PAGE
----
The key to success is to look after your yeast. Yeast is a living organism. Treat it well and it will repay your kindness tenfold.
- a balanced must (see above)
- an even temperature around 22C (72F)
- direct sunlight
- hot, cold or very varied temperature
Yeast Starter (phase 1)
- add yeast to about one tenth of the must
- shake well to aerate it
- keep it warm and out of the sun
- after 24 hours add to the main must
Main Fermentation (phase 2)
- maintain steady temperature
- no direct sunlight
To Finish (phase 3 end)
- place in refrigerator for 3 days
- sediment settles
- wine falls clear
Stabilise and Mature
Yeast activity may be over, but that does not mean the new wine is stable. If you intend to drink the wine within weeks, that's fine. Young juice wines can be very palatable. But if you want to mature your wine, which is the only way it will reach its full potential, it is not sufficient just to stash it away and hope for the best. However, maturing is a topic in its own right, and will be the subject of another Paraglider hub. Thanks for the read!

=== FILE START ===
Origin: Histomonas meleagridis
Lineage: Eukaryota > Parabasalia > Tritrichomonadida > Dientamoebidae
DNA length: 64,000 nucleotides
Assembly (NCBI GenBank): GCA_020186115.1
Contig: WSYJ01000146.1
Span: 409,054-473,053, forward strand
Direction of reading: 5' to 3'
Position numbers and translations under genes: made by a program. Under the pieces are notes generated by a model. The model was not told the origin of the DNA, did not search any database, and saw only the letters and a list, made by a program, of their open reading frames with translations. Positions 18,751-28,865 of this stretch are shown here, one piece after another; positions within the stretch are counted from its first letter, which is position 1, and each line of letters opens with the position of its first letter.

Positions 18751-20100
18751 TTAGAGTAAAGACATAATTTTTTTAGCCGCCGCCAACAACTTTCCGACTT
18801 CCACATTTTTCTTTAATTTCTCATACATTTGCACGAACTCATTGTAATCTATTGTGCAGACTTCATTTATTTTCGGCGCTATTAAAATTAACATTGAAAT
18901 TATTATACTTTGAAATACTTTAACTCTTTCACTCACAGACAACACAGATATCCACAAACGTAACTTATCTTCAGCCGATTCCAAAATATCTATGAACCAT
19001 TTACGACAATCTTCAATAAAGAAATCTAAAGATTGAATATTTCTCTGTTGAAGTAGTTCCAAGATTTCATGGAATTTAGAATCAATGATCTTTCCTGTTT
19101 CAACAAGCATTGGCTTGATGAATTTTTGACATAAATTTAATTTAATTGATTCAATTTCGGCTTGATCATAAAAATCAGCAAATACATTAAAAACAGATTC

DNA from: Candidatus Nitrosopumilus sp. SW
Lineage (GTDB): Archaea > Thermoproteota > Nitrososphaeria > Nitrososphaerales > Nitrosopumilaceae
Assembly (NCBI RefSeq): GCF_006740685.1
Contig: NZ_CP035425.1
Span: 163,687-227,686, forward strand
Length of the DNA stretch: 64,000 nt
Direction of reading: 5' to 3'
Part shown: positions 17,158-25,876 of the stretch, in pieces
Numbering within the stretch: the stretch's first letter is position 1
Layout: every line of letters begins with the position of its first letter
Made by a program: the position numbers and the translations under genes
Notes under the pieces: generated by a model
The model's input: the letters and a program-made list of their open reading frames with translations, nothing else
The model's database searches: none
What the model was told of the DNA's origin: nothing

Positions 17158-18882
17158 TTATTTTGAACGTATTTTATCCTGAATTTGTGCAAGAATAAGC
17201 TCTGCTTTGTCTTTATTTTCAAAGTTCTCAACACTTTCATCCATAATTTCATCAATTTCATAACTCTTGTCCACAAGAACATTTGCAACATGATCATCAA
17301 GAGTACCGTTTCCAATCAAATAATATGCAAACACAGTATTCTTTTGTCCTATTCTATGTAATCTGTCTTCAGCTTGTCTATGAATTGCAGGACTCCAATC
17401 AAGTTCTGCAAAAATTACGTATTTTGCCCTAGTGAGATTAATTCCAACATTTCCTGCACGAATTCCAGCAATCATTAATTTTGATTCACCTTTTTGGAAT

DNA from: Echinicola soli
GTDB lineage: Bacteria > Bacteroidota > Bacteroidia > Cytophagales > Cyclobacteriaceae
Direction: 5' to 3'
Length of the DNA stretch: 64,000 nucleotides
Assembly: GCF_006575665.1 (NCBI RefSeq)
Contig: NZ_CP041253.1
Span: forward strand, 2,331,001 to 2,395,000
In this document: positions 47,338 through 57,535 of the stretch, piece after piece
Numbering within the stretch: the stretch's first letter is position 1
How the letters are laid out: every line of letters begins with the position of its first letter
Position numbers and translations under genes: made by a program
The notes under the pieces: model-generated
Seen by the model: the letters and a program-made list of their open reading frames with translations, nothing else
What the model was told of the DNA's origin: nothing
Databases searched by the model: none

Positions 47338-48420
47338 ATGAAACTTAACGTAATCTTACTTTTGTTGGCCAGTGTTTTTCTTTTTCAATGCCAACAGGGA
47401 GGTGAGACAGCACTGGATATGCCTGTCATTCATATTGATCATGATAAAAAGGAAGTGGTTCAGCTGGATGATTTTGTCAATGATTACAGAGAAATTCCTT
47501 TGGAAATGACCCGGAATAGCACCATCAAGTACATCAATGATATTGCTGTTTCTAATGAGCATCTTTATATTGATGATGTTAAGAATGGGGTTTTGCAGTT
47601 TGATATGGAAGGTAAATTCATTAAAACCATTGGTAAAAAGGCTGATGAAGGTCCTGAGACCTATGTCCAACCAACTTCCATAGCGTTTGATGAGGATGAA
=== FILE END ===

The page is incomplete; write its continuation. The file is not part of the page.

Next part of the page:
I learned winemaking in the early seventies. After much trial and error, I read two great books which steered me away from recipes and towards understanding:
- Scientific Winemaking - Made Easy, by J R Mitchell
- Progressive Winemaking, by Brian Adam and Peter Duncan
I like to think that if any of these excellent gentlemen ever read this hub, they would acknowledge that I have remembered at least a little of their teaching. Cheers!
Yeast and Fermentation
Don't let anyone tell you you can make wine without yeast. If you don't add your choice of wine yeast, the must will 'ferment' under the control of some airborne (or flyborne) wild yeast. The results will be unpredictable at best, and quite probably undrinkable or even dangerous to health.
A wine must is a perfect breeding ground for micro-organisms and will be colonised by the first arrival. If you make sure this is your wine yeast, it will take over the must and effectively exclude all competitors.